This paper attempts to reassess the Brexit debate in the UK over immigration and free movement of labour in terms of the politics of austerity. It advances a progressive case for Brexit based on regaining national sovereignty to enable the effective defence of national labour standards outside of the neoliberal European project. The issue of labour standards is a cause that paradoxically the current Conservative administration has sought to champion, although on a highly contestable basis. In the UK general election of 2017, the Labour Party has significantly advanced its position on the basis of an anti-austerity program while the Conservative government has entered into a likely terminal crisis. It is argued that rejecting membership of the supranational European Union has the potential to advance labour rights further in an inclusive and non-xenophobic way.

Place, publisher, year, edition, pages
Linköping: Linköping University Electronic Press, 2017. p. 43
Series
ThemES - Themes on Migration and Ethnic Studies, ISSN 1651-8306 ; 45
Keywords
Brexit, free movement, labour standards, austerity, European Union, national sovereignty
National Category
International Migration and Ethnic Relations Social Sciences Interdisciplinary
Identifiers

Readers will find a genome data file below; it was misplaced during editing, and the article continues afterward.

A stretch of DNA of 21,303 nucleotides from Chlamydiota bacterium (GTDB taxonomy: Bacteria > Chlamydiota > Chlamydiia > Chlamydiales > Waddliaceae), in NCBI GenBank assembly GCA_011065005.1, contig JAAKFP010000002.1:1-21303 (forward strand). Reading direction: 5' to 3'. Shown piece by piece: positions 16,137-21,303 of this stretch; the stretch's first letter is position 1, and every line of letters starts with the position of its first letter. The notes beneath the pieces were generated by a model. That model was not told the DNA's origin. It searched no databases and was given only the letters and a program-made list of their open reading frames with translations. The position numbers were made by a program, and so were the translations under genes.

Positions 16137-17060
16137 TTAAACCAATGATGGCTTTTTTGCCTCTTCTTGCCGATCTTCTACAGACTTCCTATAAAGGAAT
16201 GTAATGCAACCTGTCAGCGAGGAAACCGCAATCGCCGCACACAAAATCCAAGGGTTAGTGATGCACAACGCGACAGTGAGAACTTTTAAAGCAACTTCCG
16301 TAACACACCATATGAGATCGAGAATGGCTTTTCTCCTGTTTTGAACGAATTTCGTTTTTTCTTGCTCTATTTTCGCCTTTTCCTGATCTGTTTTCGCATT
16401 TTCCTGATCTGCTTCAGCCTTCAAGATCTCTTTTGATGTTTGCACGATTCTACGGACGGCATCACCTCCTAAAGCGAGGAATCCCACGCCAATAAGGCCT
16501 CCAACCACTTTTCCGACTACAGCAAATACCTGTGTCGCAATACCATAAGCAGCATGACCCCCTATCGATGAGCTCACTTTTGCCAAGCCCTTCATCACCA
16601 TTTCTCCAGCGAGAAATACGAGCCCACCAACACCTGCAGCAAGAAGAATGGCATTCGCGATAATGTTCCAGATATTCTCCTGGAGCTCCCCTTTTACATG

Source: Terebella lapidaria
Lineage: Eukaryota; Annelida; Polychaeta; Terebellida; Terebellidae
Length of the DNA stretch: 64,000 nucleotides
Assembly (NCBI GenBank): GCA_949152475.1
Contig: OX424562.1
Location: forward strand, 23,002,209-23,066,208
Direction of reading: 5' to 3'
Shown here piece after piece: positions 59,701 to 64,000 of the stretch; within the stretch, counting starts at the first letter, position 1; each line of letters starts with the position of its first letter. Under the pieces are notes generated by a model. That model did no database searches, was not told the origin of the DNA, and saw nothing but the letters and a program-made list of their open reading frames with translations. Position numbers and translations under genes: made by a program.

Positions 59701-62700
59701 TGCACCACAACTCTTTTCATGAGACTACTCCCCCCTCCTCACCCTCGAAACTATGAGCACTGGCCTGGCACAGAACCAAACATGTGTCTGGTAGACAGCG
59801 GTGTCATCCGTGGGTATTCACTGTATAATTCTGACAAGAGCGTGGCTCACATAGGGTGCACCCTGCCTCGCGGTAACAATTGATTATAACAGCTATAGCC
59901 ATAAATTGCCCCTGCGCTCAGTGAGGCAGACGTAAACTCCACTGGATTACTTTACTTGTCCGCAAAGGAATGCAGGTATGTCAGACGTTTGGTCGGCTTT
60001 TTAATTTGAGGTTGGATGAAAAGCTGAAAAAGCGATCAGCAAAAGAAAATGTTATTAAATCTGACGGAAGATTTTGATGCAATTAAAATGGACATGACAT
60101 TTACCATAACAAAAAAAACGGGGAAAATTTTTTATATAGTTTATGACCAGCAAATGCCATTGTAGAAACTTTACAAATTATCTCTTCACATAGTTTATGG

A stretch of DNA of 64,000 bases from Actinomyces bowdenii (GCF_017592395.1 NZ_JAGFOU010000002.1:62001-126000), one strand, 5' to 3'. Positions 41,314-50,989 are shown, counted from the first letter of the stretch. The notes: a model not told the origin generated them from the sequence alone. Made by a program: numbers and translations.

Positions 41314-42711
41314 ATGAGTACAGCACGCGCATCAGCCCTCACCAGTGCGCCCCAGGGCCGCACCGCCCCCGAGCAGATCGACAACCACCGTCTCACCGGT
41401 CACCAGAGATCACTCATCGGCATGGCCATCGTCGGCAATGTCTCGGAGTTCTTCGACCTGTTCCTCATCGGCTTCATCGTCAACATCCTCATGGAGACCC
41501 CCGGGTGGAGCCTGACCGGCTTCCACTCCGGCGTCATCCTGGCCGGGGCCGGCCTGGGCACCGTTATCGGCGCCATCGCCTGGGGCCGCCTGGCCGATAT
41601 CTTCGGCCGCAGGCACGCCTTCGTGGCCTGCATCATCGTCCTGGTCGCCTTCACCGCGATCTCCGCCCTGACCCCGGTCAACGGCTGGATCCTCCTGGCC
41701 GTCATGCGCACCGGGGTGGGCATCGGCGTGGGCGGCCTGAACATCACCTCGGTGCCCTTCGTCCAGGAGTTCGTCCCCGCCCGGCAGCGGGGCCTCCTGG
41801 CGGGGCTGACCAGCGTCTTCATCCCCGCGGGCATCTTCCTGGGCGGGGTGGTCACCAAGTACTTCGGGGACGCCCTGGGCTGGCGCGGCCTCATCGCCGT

urn:nbn:se:liu:diva-143202 (URN)
Available from: 2017-11-22 Created: 2017-11-22 Last updated: 2018-01-13Bibliographically approved
Woolfson, C. & Sommers, J. (2016). Austerity and the Demise of Social Europe: The Baltic Model versus the European Social Model. Globalizations, 13(1), 78-93
Open this publication in new window or tab >>Austerity and the Demise of Social Europe: The Baltic Model versus the European Social Model
2016 (English)In: Globalizations, ISSN 1474-7731, E-ISSN 1474-774X, Vol. 13, no 1, p. 78-93Article in journal (Refereed) Published
Abstract [en]

This article draws on the experience of the imposition of radical austerity measures in the Baltic states. It challenges the myth that austerity can be achieved in a socially and economically ‘costless’ manner. Baltic-style austerity has now become a template of ‘successful adjustment’ and a recipe for recovery of the Eurozone. The authors argue contra such ‘myth-making’ that austerity is compromising the longer run sustainability of societies that follow this path, while simultaneously ending prospects of the adhesion of a European ‘Social Model’ in the post-communist periphery. The article is a contribution to an emerging debate in academic and policy circles concerning the viability and future of Europe’s ‘Social Model’ in an age of austerity.

Place, publisher, year, edition, pages
Routledge, 2016
Keywords
austerity, Baltic states, European Social Model, internal devaluation, neoliberalism
National Category
Globalisation Studies
Identifiers
urn:nbn:se:liu:diva-119397 (URN)10.1080/14747731.2015.1052623 (DOI)000375231400006 ()
Available from: 2015-06-16 Created: 2015-06-16 Last updated: 2018-01-11Bibliographically approved
Juska, A. & Woolfson, C. (2016). The moral discourses of ‘post-crisis’ neoliberalism: a case study of Lithuania’s Labour Code reform. Critical Discourse Studies, 14(2), 132-149